Lee, Barrett A. et al. 2008. “Beyond the Census Tract: Patterns and Determinants of Racial Segregation at Multiple Geographic Scales.” American Sociological Review 73(5):766–91.
Östh, John, William A. V. Clark, and Bo Malmberg. 2015. “Measuring the Scale of Segregation Using K-Nearest Neighbor Aggregates.” Geographical Analysis 47:34–49.
Reardon, Sean F. and Kendra Bischoff. 2011. “Income Inequality and Income Segregation.” American Journal of Sociology 116(4):1092–1153.
Reardon, Sean F. 2011. “Measures of Income Segregation.” Working Paper. Stanford, California: The Stanford Center on Poverty and Inequality.
Bowles, Samuel, Glenn C. Loury, and Rajiv Sethi. 2014. “Group Inequality.” Journal of the European Economic Association 12:129–52.
Mechanisms of Segregation and Bridging the Micro-Macro Divide
Schelling, Thomas C. 1971. “Dynamic Models of Segregation.” The Journal of Mathematical Sociology 1(2):143–86.
Charles, Camille Z. 2003. “The Dynamics of Racial Residential Segregation.” Annual Review of Sociology 29(1):167–207.
Crowder, Kyle D. and Maria Krysan. 2016. “Moving Beyond the Big Three: A Call for New Approaches to Studying Racial Residential Segregation.” City & Community 15(1):18–22.
Bruch, Elizabeth E. and Robert D. Mare. 2006. “Neighborhood Choice and Neighborhood Change.” 112:667–709.
Card, David, Alexandre Mas, and Jesse Rothstein. 2008. “Tipping and the Dynamics of Segregation.” Quarterly Journal of Economics 123(1):177–218.
Quillian, Lincoln. 2012. “Segregation and Poverty Concentration the Role of Three Segregations.” American Sociological Review 77(3):354–79.
Fossett, Mark. 2006. “Ethnic Preferences, Social Distance Dynamics, and Residential Segregation: Theoretical Explorations Using Simulation Analysis.” The Journal of Mathematical Sociology 30(3-4):185–273.
The state of the field in Europe
Jacobs, Dirk et al. 2009. “The Challenge of Measuring Immigrant Origin and Immigration-Related Ethnicity in Europe.” Journal of International Migration and Integration 10(1):67–88.
Musterd, Sako. 2005. “Social and Ethnic Segregation in Europe: Levels, Causes, and Effects.” Journal of Urban Affairs 27(3):331–48.
Peach, Ceri. 2009. “Slippery Segregation: Discovering or Manufacturing Ghettos?” Journal of Ethnic and Migration Studies 35(9):1381–95.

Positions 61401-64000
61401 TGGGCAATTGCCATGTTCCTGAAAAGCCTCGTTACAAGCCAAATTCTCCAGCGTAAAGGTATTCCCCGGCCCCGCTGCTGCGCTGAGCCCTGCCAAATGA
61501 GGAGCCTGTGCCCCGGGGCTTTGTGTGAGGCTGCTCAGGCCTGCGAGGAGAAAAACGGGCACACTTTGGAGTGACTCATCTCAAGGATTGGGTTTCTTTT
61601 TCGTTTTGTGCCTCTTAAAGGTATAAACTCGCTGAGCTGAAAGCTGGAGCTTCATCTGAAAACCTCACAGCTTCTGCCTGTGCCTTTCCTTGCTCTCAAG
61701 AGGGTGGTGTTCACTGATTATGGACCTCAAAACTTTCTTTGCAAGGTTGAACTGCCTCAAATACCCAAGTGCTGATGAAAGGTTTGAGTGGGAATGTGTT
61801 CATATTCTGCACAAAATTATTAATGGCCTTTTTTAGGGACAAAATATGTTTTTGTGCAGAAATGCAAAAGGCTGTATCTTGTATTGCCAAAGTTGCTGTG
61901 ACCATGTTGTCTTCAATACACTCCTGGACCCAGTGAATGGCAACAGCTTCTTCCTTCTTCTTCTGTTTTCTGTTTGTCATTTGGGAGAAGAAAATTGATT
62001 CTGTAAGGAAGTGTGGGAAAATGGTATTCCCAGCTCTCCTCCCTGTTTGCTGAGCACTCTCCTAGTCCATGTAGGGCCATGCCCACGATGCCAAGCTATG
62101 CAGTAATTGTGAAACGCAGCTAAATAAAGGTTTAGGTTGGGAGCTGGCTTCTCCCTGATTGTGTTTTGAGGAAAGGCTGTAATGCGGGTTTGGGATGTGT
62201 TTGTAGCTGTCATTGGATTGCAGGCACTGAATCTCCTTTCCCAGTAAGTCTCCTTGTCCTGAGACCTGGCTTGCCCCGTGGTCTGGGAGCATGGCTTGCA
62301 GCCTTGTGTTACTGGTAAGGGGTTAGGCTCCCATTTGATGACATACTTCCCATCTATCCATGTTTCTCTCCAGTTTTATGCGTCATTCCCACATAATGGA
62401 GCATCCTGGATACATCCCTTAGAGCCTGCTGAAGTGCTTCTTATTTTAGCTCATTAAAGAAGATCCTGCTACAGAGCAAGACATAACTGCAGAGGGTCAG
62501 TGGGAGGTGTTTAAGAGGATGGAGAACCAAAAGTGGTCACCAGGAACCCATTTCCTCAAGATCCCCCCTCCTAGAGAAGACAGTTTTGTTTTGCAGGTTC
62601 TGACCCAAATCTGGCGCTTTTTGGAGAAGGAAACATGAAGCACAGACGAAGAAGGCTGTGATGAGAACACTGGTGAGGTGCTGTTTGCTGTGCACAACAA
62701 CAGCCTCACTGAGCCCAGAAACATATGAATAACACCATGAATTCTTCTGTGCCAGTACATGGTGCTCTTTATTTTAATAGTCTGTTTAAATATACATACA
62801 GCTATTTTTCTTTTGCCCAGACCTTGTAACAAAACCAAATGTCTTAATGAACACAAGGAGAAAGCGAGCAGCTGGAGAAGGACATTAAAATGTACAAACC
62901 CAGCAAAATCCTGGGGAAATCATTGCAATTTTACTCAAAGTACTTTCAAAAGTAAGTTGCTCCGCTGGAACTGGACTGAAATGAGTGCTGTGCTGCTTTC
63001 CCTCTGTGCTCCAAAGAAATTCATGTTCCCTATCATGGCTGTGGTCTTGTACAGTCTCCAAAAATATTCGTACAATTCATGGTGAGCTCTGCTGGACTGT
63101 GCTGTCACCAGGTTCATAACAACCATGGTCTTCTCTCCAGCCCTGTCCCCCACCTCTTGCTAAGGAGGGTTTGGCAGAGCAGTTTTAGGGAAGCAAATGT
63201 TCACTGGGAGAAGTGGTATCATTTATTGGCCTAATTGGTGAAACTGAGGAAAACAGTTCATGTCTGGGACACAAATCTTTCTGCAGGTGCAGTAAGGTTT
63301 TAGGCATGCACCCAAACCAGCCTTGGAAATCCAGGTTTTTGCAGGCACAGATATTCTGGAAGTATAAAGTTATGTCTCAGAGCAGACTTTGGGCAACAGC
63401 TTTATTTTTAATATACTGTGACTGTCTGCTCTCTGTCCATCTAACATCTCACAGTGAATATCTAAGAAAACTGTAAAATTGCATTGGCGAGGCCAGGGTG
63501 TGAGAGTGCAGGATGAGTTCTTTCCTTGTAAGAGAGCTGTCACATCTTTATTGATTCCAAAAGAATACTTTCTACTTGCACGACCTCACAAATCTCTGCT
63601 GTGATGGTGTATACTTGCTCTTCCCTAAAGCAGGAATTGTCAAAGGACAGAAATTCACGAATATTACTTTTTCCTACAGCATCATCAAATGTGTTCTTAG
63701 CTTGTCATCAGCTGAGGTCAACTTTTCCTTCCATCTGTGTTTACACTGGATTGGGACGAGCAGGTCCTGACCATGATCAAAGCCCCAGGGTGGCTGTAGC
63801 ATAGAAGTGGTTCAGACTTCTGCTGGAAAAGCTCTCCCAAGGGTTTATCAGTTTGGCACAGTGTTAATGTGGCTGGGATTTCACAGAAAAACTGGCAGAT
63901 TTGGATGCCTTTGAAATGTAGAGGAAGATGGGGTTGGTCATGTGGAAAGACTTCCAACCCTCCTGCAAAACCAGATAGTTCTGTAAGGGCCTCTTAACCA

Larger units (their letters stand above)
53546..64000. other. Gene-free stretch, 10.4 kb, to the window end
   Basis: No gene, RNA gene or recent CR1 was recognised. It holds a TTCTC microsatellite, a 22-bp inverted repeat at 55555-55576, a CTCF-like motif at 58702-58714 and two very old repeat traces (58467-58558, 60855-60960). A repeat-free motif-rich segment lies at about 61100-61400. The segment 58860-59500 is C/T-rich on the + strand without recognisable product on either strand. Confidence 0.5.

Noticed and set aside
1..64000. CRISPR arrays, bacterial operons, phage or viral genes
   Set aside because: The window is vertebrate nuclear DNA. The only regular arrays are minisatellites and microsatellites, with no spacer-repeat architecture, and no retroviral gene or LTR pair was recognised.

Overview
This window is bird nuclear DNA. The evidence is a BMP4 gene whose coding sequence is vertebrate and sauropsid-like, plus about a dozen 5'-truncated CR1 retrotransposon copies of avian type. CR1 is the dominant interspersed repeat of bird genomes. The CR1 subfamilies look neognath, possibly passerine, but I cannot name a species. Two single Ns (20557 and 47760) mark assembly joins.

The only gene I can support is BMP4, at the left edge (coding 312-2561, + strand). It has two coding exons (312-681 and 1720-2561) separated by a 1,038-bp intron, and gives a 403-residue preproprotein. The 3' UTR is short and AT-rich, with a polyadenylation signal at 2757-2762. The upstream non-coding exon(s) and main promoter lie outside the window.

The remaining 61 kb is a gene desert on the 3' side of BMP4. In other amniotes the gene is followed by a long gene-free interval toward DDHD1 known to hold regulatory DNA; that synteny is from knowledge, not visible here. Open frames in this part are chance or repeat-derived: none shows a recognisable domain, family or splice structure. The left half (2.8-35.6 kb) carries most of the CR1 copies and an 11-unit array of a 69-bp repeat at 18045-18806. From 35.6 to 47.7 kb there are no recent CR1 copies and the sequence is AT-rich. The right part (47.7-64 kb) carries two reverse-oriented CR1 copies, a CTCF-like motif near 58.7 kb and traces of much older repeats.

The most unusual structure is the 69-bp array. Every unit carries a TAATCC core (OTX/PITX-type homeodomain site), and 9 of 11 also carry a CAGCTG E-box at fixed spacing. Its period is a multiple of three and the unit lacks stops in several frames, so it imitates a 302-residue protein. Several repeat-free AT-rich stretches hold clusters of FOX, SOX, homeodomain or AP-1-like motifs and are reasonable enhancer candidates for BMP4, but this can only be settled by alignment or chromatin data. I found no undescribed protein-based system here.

Johnston, Ron, Michael Poulsen, and James Forrest. 2010. “Moving On from Indices, Refocusing on Mix: On Measuring and Understanding Ethnic Patterns of Residential Segregation.” Journal of Ethnic and Migration Studies 36(4):697–706.
Johnston, Ron O. N. J., James Forrest, and Michael Poulsen. 2002. “The Ethnic Geography of EthniCities.” 2(2):209–35.
Wessel, T., R. Andersson, T. Kauppinen, and H. S. Andersen. 2016. “Spatial Integration of Immigrants in Nordic Cities: The Relevance of Spatial Assimilation Theory in a Welfare State Context.” Urban Affairs Review.
Abramsson, Marianne, and Lars Erik Borgegård. 1998. “Changing Welfare States and Social Housing: Consequences for Spatial Segregation ‐ Reviewed.” Scandinavian Housing and Planning Research 15(3):149–73.
Susanne Søholt. 2013. “The Special Importance of Housing Policy for Ethnic Minorities: Evidence from a Comparison of Four Nordic Countries.” International Journal of Housing Policy 13(1):20–44.
Borevi, K., and B. Bengtsson. 2014. “The Tension between Choice and Need in the Housing of Newcomers: A Theoretical Framework and an Application on Scandinavian Settlement Policies.” Urban Studies.
Andersson, Roger, and Lena Magnusson Turner. 2014. “Segregation, Gentrification, and Residualisation: From Public Housing to Market-Driven Housing Allocation in Inner City Stockholm.” International Journal of Housing Policy 14(1):3–29
Aldén, Lina, Mats Hammarstedt, and Emma Neuman. 2014. “Ethnic Segregation, Tipping Behavior, and Native Residential Mobility.” International Migration Review 49(1):36–69.
Hårsman, Björn. 2006. “Ethnic Diversity and Spatial Segregation in the Stockholm Region.” Urban Studies 43(8):1341–64.
Bråmå, Åsa. 2008. “Dynamics of Ethnic Residential Segregation in Göteborg, Sweden, 1995–2000.” Population, Space and Place 14(2):101–17.
Sarah Valdez is Research Fellow and Deputy Director of the Institute for Analytical Sociology (IAS) at Linköping University. She has a PhD from the University of Washington and held a previous research position at the Juan March Institute, Center for Advanced Studies in the Social Sciences (CEACS) in Madrid before joining IAS. Her research has focused on the evolution of radical right political parties in Western Europe and the impact of segregation on anti-immigrant voting in Sweden and Denmark. She is currently P.I. on a three-year research project funded by the Swedish National Research Council FORTE which examines the effects of segregation on the educational assimilation of second-generation immigrants in Sweden. Her work has been published in Social Forces, Migration Studies, and European Sociological Review.
The entire four-day event makes up the Ph.D.-course, with the equivalent of 6 credits. For approval you need to be an active participant throughout the course, including INAS conference segregation-sessions mentioned above. Approval also includes writing a paper of about 4 000 words to be submitted by October 1st 2017. The paper should deal with some of the themes addressed in the course. Please send the paper to email@example.com.
Grades are awarded on a pass/fail scale. Read more about the grading system.